Hello, I’ve completed my college courses in general physics, but I have some questions that weren’t in the scope of the classes I was taking, and I thought here would be a good place to ask them.

Everything I’ve learned about magnetic fields so far is that they are generated as a reaction to the flow of electrons through a wire. The more electrons moving, the hotter the wire gets, which increases resistance and at some point the system ceases to function, which collapses the resulting magnetic field.

Stars however, use thermomagnets, as we have also been able to recreate on Earth. I understand the textbook definition of thermomagnetism, but if you’d be willing to help me understand more about it I would appreciate it.

Firstly, through Ampere’s Law we know that a changing electric field creates a magnetic field, and through Faraday’s law we understand that a changing magnetic field create and electric field. So am I correct in stating that for thermomagnets a changing temperature field creates a magnetic field? Are they also reciprocally oriented to one another? Doesn’t this mean that the example of the warming wire would create a thermomagnetic field, or is this not great or fast enough a temperature difference? Do thermomagnetic fields interfere with electromagnetic fields? What kinds of experiments could I do to measure the impact of a thermomagnetic field upon an electromagnetic field?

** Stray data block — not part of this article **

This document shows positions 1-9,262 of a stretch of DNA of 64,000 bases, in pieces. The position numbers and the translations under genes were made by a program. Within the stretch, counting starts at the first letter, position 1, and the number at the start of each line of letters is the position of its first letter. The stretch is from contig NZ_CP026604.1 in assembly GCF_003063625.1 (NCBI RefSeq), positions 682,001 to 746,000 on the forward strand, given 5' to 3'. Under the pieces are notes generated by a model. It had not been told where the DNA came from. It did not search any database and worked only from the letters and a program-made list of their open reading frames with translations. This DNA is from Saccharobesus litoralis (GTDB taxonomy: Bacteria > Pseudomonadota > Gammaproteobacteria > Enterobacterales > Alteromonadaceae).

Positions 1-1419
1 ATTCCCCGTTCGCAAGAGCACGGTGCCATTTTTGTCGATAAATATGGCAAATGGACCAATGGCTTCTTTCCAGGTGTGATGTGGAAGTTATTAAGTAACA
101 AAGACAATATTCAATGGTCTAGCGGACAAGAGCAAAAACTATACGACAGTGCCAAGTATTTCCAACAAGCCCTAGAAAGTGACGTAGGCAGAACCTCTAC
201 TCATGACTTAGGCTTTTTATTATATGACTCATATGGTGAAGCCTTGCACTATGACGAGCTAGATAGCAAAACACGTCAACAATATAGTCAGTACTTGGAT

My second question is more larger scale, our galaxy must on aggregate produce a large field, wouldn’t this attract and repel other galaxies or rogue planets to one another, or is the force of the big bang strong enough to ignore these forces?

I appreciate if anyone took the time to read my questions, and thank anyone who is willing to take me seriously enough to reply. Cheers.

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Good questions. I know nothing about thermomagnetism. I know there is a temperature limit but pressure might also be involved.

There is a lot of internet information about galaxies colliding. Just this week I heard that Andromeda and Milky Way may be colliding.

Welcome to the site.

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